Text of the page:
What it does is keep known spammers away.
Well, for a while this week, it was keeping several people from their own blogs. Including this little blog.
There are many different ways of preventing spam on blogs. And that's because there are many different ways of spamming blogs.
Comment spam is comments that are for the purpose, not of commenting on a post, but to use your Web space to advertise the junk they're selling.
There's another kind of comment spam that, while not selling anything, is still unrelated to your post. Those are usually attempts to find out how successful their attempts to spam are.
Sort of like the Verizon guy that says "Can you hear me now?" He's got nothing to say, just making sure he can get a message through, when he's ready to send his message.
Those spammers with the "innocent" comments, like "Really like your post. Cool!" and such, are trying out spam methods. And, if they get through, will bombard you with spam.
There's also TrackBack spam. That's when people post links to their Web sites in the TrackBack section of your blog. Similar to comment spam, just stored different.
Sometimes TrackBack spammers will link to your blog. Sometimes not. Either way, they are spamming you.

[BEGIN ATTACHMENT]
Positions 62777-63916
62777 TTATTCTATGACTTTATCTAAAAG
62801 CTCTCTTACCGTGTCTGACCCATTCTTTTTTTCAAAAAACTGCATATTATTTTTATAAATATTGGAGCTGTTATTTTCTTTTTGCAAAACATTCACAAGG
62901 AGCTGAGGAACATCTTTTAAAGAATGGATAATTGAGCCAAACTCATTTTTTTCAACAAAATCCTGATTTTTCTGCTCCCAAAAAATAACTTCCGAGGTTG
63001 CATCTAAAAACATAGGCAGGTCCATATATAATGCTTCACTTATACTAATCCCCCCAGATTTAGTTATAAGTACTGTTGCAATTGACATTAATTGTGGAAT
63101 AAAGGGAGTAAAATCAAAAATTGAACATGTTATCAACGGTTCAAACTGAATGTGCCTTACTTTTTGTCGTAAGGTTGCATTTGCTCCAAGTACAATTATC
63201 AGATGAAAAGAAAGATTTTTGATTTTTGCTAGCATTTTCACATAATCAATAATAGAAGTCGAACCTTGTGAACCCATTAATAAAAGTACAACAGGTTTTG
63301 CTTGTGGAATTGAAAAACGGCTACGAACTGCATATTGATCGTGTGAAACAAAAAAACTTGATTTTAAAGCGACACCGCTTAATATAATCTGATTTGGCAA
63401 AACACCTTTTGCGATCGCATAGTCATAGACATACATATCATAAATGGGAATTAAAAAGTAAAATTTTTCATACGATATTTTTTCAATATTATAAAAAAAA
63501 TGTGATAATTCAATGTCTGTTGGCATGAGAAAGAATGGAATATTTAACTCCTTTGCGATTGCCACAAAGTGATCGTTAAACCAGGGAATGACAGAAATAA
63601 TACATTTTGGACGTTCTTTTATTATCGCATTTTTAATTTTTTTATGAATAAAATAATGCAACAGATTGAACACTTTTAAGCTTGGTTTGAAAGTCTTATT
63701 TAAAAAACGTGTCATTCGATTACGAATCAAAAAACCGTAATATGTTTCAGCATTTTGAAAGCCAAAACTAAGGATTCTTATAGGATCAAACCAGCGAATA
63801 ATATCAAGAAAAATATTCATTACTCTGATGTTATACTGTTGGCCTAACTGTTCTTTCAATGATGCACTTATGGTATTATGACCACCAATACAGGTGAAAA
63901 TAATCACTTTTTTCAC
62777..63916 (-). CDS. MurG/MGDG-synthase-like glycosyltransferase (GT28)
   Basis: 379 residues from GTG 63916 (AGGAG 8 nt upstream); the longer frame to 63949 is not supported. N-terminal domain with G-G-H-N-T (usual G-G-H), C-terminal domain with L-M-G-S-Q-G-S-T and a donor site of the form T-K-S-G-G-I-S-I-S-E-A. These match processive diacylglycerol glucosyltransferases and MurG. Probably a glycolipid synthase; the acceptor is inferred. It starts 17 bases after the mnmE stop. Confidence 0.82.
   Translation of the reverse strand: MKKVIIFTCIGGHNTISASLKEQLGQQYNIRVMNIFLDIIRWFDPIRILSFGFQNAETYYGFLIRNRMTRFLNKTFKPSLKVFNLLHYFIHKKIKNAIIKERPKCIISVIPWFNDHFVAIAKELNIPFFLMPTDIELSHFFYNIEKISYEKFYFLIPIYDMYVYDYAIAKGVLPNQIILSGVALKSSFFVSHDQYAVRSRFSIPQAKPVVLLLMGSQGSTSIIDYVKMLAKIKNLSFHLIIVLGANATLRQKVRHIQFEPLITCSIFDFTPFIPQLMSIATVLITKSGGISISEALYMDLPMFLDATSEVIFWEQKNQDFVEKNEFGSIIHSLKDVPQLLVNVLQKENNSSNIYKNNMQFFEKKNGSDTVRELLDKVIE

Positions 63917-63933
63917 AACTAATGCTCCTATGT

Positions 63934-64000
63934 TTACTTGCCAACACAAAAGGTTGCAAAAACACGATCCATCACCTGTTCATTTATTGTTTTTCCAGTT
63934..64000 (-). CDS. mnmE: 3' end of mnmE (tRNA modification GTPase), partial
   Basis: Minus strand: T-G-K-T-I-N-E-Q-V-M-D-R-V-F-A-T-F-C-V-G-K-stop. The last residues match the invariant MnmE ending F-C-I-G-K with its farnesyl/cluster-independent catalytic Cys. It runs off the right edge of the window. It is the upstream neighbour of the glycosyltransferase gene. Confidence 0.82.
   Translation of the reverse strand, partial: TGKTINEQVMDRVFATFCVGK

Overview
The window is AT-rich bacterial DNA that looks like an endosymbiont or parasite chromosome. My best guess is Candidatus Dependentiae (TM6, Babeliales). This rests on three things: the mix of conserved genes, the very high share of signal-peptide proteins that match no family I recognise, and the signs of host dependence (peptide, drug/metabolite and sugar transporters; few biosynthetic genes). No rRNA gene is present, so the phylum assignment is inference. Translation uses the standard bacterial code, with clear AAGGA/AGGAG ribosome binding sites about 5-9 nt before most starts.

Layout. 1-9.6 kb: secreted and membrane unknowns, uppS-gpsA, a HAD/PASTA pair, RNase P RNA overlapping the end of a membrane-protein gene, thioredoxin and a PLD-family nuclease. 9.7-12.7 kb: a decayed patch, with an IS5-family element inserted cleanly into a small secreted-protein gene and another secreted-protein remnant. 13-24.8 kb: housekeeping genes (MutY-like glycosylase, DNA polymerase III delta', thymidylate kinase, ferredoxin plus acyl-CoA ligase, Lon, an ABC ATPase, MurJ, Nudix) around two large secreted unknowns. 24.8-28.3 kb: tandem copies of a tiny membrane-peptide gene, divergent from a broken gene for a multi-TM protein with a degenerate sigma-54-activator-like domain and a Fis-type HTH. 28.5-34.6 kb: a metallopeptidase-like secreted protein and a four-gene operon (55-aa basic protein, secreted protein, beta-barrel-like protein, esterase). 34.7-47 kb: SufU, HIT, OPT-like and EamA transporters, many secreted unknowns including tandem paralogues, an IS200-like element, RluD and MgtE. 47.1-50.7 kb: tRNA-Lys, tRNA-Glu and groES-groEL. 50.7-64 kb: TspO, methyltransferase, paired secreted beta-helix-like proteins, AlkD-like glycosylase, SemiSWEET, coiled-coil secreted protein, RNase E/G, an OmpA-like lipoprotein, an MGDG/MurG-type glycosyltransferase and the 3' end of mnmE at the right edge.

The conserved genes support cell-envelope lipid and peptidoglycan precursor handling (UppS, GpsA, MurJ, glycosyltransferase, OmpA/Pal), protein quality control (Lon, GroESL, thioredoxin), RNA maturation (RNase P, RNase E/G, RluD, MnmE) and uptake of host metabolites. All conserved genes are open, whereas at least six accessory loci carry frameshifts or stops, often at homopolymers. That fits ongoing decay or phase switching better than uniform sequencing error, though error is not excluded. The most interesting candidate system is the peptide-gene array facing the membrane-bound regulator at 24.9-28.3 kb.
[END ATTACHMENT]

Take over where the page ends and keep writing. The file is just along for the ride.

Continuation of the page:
A variation of that is the aggregate spammers. It's a form of TrackBack spam where they set up a site just for advertising. They don't post anything. Instead, they take excerpts from blogs, put them on their blog or Web site, link to the various sites, and send TrackBack spam.
Those aggregate spammers are trying to use your blog to drive traffic to their site that's not a real blog.
I don't like any of them.
And that's why I use different methods of blocking spam.
I'm a paid user of Akismet. Yes, Akismet is free. But I'm a supporter of their product.
I'm also a paid user of Spam Karma 2. Yes, it's free, too. But I use ... and support ... Dr. Dave's product.
And, I'm a paid user of Bad Behavior. Yes, it's free. But, like the others, I use ... and support ... Michael Hampton's product.
They all use different methods of blocking, removing, or preventing spam.
And, this week, Bad Behavior broke.
It locked many, many folks from their blogs.
And Michale Hampton.
In brief, yesterday I moved all of my sites to a new dedicated server. In the process, I decommissioned an old blacklist I was running which I thought wasn't being used, not realizing that Bad Behavior was still set to use it. Shortly afterward, I found myself locked out of my own blog, just as you all did.
So, if it happened to you, you know know why.
I had to log on to my server through a back-end interface, then physically remove the Bad Behavior plugin. Then I could log on to my blog.
The problem has been identified ... and fixed. And, if you use Bad Behavior, you should do what I'm doing: updating Bad Behavior.